Overruling Greed: The Case of Wang Yue

Posted: October 21, 2011 by jerkmag in VAULT -- archives
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[[Editor’s Note: Since the writing of this post, Yue has succumbed to her injuries and passed away early Friday morning in China.]]

Two-year-old Wang Yue was critically injured after being hit by two vehicles within a span of several minutes in Foshan, China on Oct. 13. No one stopped to help her, though it is visible in footage from nearby surveillance cameras that several people walked by her between and after the two incidents.

Passers-by were criticized heavily for not stopping to help. I think instead of criticizing them automatically, it’s much more effective to question why they acted in that way. Basic human nature would seem to be more likely to drive us to help others, but I may be wrong about that premise.

Historically, there have been cases like the infamous murder of Kitty Genovese in March 1964, in which people stood by as a despicable crime happened. In the case of Kitty Genovese, that reaction has become known as the bystander effect. However, I don’t think that’s applicable in the case of this two-year-old. It seems more likely that no one stopped to help this little girl because they were afraid it was a scam or they feared being accused of contributing to her injuries and thus incurring partial liability.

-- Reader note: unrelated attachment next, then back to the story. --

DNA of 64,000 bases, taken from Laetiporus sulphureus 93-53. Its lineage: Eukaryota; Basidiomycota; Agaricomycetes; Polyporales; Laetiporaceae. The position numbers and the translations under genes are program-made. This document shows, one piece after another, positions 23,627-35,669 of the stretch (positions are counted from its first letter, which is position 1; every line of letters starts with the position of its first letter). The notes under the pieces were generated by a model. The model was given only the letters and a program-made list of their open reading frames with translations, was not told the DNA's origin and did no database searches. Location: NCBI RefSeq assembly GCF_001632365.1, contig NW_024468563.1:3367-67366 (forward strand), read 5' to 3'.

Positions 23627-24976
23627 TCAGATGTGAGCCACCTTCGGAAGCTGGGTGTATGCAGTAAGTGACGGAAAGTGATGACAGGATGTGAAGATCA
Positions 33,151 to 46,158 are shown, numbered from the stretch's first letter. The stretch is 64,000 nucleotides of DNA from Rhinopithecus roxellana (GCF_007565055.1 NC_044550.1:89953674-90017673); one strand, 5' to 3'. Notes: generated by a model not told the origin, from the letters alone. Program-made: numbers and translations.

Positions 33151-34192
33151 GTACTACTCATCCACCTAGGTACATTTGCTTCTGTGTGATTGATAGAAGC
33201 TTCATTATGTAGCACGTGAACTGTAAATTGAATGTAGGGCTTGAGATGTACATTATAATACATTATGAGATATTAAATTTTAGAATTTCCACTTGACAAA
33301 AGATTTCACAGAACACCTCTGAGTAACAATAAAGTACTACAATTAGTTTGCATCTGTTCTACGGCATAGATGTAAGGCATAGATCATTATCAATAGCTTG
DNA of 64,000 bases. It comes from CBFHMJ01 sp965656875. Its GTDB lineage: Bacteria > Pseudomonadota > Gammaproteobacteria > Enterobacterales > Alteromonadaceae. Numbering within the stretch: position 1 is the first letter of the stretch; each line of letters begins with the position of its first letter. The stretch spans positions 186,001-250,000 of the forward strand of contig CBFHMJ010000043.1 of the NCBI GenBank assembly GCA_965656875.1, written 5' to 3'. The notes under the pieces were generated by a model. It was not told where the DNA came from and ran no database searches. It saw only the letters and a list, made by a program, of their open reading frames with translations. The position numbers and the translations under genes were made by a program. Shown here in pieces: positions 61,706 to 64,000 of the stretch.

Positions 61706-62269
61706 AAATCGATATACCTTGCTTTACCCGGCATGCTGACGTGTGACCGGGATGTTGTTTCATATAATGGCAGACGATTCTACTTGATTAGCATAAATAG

If that’s true, then we should ask ourselves: Is this what our world has come to? That we are so entrenched in our own greed that we punish people for acts of kindness. It’s no wonder that more often than not, people won’t stop to help each other, even in times of crisis, for fear of being blamed. It is truly sad that we have become so scared (with reason) of being sued for our actions—whether well intentioned or not—that we now hesitate to help others in dire need.

Unfortunately, I don’t see that changing any time soon, if ever.

-Erin Elzo

  1. […] you’re not of Chinese descent, it’s doubtful  that you even know anything about the Chinese culture whatsoever. Why is it that we still live in a world where different Asians don’t seem […]

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